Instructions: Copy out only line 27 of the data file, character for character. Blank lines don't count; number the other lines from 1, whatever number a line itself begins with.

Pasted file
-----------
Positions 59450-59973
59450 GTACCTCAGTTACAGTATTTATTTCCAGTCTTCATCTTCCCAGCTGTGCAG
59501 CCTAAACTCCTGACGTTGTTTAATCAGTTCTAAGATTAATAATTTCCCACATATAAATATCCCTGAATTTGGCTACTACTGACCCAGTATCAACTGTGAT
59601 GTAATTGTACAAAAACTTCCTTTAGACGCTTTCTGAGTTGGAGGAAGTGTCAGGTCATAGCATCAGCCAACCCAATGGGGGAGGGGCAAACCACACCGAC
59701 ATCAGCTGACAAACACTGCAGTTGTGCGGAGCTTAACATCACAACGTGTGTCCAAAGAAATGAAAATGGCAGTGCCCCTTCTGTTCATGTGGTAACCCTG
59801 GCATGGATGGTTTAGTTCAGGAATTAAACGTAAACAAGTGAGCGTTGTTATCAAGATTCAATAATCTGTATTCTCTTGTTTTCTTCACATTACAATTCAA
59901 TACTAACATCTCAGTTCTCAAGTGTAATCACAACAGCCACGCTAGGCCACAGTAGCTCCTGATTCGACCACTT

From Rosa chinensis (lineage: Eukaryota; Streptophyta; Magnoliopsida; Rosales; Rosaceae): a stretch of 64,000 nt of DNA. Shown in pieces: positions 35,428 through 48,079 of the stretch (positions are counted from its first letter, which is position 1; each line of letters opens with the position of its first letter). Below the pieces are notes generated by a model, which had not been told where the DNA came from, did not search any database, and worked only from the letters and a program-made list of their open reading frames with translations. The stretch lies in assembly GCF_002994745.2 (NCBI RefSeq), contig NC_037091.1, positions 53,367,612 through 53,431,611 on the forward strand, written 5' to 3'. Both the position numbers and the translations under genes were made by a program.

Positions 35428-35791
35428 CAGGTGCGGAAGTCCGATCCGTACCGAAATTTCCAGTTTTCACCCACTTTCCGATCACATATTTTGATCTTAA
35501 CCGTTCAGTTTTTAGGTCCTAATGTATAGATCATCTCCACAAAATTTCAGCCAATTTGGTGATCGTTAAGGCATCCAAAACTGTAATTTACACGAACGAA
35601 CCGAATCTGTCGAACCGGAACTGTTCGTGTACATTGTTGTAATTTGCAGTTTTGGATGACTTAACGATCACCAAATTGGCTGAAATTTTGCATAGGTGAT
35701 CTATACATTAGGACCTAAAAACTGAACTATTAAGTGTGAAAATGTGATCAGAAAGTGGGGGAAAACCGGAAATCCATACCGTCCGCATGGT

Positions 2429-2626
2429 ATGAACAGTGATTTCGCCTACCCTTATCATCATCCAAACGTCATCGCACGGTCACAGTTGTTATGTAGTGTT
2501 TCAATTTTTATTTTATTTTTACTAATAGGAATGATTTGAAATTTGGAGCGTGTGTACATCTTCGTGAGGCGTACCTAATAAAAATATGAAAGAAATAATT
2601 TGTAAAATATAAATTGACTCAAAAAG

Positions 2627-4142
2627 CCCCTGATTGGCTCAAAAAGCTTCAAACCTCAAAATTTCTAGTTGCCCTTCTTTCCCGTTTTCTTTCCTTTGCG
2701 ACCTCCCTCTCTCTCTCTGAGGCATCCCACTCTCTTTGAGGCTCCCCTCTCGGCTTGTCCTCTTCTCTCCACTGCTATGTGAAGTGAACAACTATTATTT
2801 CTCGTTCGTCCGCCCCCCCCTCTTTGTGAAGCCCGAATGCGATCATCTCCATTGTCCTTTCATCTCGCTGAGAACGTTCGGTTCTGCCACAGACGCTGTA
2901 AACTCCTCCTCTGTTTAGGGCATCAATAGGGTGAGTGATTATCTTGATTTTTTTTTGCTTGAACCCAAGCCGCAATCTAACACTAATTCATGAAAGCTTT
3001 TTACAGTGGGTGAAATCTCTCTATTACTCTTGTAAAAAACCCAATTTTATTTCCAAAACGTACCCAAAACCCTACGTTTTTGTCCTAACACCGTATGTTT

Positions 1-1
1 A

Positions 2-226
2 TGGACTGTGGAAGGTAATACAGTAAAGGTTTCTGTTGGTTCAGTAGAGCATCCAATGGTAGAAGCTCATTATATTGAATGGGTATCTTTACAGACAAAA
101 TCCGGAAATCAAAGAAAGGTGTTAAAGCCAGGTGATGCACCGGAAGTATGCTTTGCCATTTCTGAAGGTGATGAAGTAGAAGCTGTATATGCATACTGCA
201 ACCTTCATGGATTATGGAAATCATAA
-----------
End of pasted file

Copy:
2 TGGACTGTGGAAGGTAATACAGTAAAGGTTTCTGTTGGTTCAGTAGAGCATCCAATGGTAGAAGCTCATTATATTGAATGGGTATCTTTACAGACAAAA